The Innovator’s Mindset

I am a big fan of George Couros’ work. When I attended ISTE2015 in June, I had the opportunity to see him speak about the Innovator’s Mindset. Building on the work of Daniel Pink and Carol Dweck, Couros presents the idea that if we are to continue to move forward in education, we cannot simply learn new skills, but rather take those skills and create something brand new from them. He shared the following infographic:

8-characteristics-of-the-innovators-mindset

I just finished his book titled The Innovator’s Mindset and I wanted to share some of the things I learned.

  • Teachers need to learn how to be innovative “inside the box.” Many people complain that teachers don’t want to change. It isn’t that they don’t want to, but rather they lack the guidance or access to resources to make that change happen.
  • Schools have become more about compliance than learning. Couros shares an excerpt from an article written by Thomas Friedman titled “How to Get a Job At Google.” Traits that are listed are Cognitive Ability, Leadership, Humility, Ownership, and Expertise. Following the rules is not on the list. We too often care about whether students followed the guidelines of a project more than what their actual final product was.
  • The mantra of “hire good people and get out of their way” doesn’t work anymore. From a study by Tom Rath, employees are 40% more likely to be disengaged at work if their manager ignores them. This doesn’t mean that they will be unproductive; engaged employees are more likely to be innovative with how they accomplish their jobs. If you want the status quo, ignore your employees. If you want innovation, know what is going on and give the people the support and resources they need to be successful.
  • “Sometimes people are afraid to share what they want because they don’t know that getting it is even a possibility.” When Couros was a Principal, instead of asking the teachers what classes they want to teach, he asked them to describe their dream position. Not only did he learn about what classes the teachers liked to teach, he learned about their passions in their job. Some people simply said they love teaching the class they already are assigned to. In one case, a teacher mentioned a passion of his and they were able to design a schedule that gave him an opportunity to teach to that passion. Being able to work on your passions every day makes people more innovative and they find greater fulfillment in their job.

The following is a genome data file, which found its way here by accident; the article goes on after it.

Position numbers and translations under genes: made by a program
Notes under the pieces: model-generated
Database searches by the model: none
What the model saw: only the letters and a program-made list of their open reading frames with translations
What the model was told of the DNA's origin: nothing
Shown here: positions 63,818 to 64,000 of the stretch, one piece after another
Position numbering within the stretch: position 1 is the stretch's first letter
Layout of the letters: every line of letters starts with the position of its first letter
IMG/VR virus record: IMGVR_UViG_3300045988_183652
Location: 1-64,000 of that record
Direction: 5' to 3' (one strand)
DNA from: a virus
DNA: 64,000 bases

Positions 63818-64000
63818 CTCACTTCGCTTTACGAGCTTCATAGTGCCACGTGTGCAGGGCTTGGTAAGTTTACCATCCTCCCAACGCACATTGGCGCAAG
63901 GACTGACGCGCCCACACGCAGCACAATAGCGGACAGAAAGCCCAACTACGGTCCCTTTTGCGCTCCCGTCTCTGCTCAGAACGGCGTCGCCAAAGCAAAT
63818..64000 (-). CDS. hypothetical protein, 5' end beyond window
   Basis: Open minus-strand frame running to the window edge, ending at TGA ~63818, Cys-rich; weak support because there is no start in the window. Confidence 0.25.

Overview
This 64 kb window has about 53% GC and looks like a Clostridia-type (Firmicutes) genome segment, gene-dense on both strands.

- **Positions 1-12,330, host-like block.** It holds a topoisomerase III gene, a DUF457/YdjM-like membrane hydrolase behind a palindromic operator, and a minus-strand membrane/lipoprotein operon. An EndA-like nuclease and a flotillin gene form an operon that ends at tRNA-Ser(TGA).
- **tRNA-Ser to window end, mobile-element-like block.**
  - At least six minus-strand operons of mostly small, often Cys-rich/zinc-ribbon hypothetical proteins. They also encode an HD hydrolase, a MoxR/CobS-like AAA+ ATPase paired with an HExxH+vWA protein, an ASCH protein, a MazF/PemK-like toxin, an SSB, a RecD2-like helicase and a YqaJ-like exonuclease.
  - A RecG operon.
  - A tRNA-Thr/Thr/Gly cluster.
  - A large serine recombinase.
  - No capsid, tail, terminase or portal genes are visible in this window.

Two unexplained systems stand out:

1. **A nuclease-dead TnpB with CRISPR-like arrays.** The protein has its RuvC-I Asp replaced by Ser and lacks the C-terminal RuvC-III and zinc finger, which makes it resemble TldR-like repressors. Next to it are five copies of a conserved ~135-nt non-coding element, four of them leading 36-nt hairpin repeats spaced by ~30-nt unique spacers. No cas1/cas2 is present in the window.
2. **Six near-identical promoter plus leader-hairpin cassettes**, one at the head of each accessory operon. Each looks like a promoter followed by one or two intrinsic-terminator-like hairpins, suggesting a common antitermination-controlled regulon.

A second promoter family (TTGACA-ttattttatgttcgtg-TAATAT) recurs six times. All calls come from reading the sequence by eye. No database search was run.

• Everyone has something great to share. We need to remember that education is now global. Even if what we share only goes to our school community, it has helped more people because it has gone beyond the four walls of the classroom.
  • If we only teach students the curriculum, we have failed them. Too many teachers are teaching topics or courses that they are not passionate about. When this happens, they will only focus on what needs to get ‘covered’ and not on the other skills that will help students be better people.

The book is fantastic and inspiring. It is also something that if you buy, you need to share. It is not meant to be kept on a shelf for you to return to every couple of years to reread. It is not a manual for how to be innovative that you will check back to to see if you are following the list. This book will give you the spark you need to get started on your journey toward innovation, which you will share with a colleague to get them started on their own journey.

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One thought on “The Innovator’s Mindset

  1. georgecouros

    Thank you Marc for all that you shared! Glad you enjoyed the book and appreciate the recommendation to others! I appreciate you taking the time to create something and make your own connections to the learning.

    Like

    Reply

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